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The Emily Effect 

A fantastic way to continue to end stigma is to share our own personal stories of how we are living with mental illness. It opens up a conversation about ways to manage said illnesses but also humanizes those that are afflicted by them – it’s one thing to say “I’ve heard that people with OCD do this….” vs “I live with anxiety and this is how I manage it…”  A wonderful organization that is sharing their story, and being proactive about helping mothers with perinatal mood disorders, is The Emily Effect.

Who was Emily? Emily was a fantastic mother, wife, daughter, and neighbor. She was attentive to her 5 children and caring to those around her. She enjoyed playing church hymns on the piano – but was also talented at learning new arrangements to her husband’s delight – including the theme song from The Office.

She was a beautiful soul that was diagnosed with postpartum anxiety and depression and was taken too soon. Emily and her husband became aware of Emily’s change in mood after the birth of their 5th child and were eager to seek help. Throughout their journey, they encountered wonderful professionals but also disjointed services for mothers suffering with mental health illnesses. In her honor, The Emily Effect seeks to provide resources and support for mothers with such illnesses, as well as End the Stigma of perinatal mood disorders.

Join us in our efforts to end this stigma by talking about these disorders with others. I encourage you to, regardless of if you have or haven’t struggled in the past with any mental Illness, ANTICIPATE the potential of being afflicted by a postpartum mood disorder.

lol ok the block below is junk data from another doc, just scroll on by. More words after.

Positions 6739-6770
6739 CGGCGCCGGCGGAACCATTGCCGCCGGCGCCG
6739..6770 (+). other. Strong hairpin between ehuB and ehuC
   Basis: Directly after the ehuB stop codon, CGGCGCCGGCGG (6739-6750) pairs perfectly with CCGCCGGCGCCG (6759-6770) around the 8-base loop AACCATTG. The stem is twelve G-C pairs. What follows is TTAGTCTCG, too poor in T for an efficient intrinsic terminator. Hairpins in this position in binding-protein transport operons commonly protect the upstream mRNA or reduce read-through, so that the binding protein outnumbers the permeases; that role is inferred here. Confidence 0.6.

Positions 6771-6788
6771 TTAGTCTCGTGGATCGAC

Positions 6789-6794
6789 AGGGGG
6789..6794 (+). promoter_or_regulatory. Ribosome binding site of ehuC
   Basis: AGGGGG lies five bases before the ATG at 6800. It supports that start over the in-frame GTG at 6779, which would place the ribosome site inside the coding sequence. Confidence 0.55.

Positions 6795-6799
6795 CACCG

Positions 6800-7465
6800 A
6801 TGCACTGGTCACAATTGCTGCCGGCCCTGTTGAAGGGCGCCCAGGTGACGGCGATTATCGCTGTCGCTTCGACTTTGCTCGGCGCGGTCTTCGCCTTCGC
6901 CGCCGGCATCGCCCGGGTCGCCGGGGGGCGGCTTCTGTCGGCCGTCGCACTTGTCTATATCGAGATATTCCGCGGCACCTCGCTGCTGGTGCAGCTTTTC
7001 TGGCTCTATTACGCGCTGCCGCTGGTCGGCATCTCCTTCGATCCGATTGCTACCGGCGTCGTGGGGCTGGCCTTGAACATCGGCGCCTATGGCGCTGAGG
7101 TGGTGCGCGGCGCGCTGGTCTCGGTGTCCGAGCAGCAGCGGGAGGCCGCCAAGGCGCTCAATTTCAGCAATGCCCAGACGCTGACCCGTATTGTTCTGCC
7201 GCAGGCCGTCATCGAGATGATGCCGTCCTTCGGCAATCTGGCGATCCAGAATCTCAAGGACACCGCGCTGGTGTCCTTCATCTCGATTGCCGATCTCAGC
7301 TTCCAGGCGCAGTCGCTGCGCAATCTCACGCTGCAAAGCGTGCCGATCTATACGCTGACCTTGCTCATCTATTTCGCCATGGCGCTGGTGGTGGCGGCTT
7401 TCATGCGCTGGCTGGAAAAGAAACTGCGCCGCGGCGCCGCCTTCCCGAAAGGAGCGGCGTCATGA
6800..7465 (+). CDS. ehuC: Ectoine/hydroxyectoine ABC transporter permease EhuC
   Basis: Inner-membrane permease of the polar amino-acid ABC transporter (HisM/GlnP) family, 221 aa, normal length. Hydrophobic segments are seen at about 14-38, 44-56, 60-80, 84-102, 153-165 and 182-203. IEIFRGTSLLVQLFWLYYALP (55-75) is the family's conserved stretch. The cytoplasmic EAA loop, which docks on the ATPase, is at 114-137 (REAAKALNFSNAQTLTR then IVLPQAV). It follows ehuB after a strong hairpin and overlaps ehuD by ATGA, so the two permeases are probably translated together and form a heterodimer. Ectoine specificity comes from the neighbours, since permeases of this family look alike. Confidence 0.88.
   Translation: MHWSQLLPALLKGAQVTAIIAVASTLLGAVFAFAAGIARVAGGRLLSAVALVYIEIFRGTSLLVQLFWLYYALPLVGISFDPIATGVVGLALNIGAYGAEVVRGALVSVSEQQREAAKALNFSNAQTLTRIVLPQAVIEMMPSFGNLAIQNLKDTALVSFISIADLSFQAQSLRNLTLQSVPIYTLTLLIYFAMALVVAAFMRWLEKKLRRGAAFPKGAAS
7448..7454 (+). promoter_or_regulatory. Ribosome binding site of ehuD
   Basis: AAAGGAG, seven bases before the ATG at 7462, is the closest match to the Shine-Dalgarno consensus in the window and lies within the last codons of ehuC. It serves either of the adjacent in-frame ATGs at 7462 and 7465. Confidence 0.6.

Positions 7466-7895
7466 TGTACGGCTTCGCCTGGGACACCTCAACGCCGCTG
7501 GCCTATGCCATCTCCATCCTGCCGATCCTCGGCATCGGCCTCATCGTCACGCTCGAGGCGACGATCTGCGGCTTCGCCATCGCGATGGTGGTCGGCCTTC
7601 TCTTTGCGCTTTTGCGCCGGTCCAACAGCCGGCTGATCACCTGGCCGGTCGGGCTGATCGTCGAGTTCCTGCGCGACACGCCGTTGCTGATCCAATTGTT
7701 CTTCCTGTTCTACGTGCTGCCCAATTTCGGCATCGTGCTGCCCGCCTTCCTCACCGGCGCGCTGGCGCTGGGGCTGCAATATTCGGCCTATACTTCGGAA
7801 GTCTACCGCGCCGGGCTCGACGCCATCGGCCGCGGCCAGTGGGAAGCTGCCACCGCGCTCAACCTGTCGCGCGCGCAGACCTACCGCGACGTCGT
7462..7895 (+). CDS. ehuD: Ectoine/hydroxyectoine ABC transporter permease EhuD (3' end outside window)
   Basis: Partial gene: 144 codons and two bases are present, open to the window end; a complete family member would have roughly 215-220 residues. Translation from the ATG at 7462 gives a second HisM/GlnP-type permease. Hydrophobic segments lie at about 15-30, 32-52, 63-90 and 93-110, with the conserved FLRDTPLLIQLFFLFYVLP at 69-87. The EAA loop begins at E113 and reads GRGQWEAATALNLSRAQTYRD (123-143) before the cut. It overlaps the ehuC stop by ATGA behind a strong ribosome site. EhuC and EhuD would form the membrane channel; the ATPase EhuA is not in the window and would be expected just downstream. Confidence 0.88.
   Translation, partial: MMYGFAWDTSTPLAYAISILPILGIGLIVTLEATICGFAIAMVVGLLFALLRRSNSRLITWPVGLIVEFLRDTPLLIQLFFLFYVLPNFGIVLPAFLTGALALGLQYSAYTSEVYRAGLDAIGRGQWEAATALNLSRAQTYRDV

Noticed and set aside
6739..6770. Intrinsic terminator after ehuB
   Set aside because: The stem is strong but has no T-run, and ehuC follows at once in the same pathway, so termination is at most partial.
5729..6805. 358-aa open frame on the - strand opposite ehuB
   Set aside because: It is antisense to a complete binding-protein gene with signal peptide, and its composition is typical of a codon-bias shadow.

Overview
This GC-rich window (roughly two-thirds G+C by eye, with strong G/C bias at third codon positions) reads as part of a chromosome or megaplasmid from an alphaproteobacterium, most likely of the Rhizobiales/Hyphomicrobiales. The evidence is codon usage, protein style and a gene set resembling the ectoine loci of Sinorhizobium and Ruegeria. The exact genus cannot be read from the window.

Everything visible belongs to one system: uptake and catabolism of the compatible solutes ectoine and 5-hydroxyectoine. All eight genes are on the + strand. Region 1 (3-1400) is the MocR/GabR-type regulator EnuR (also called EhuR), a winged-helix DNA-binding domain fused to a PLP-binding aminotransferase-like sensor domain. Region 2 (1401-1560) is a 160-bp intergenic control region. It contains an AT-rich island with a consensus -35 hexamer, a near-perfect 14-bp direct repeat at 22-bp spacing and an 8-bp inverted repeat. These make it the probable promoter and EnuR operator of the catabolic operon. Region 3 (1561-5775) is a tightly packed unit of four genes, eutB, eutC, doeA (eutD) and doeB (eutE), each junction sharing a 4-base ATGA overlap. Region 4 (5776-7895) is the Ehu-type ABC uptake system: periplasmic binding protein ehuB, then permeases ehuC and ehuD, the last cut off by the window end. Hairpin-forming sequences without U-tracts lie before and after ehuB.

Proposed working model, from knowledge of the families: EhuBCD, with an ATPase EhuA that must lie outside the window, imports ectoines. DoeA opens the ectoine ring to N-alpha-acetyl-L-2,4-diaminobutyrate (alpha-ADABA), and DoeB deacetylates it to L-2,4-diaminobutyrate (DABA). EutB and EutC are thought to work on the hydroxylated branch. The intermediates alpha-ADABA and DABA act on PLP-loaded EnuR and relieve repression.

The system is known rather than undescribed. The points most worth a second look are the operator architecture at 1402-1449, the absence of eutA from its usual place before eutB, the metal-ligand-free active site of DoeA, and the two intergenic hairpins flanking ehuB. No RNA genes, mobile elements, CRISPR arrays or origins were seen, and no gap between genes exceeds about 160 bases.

If you’re pregnant or thinking about becoming pregnant, here is my call to action for you, it’s ONE simple thing you can do decrease the chances of a long-lasting postpartum mood disorder.

1. Talk to someone in a your close social support group (a significant other, a parent, a sibling, a good friend) that you trust with your life and that you know will be honest with you. And ask them to check in on you after your baby is born. Here’s a sample of what you can say:

“Postpartum depression, anxiety and other mood disorders are very common, especially with a brand new baby that needs constant care and hormones that are shifting to pre-baby levels. Would you mind checking in on me and my health after I deliver? Some things to look out for could be irritability, feeling hopeless, trouble making decisions, or crying more often than usual. I may need you to help me talk about it and access resources, but the great thing is that these illnesses are temporary and treatable.”

Emily’s story is helping women all over to recognize that perinatal mood disorders can affect anyone- regardless of how well-adjusted they seem on the outside. Please take a moment to look at a wonderful section of their site called “Letters of Light” (click on the pictures). It features real stories about real women with real postpartum mood disorders. They promote hope and recovery, and may help you or someone else who is struggling.

You can also refer to our post about postpartum depression {HERE} for more info on symptoms.

 
*The information on this site is provided as an information resource only, and is not to be used or relied on for any diagnostic or treatment purposes. This information is not intended to be patient education, does not create any patient-provider relationship, and should not be used as a substitute for professional diagnosis and treatment. Please consult your healthcare provider before making any diet or treatment decisions.

 

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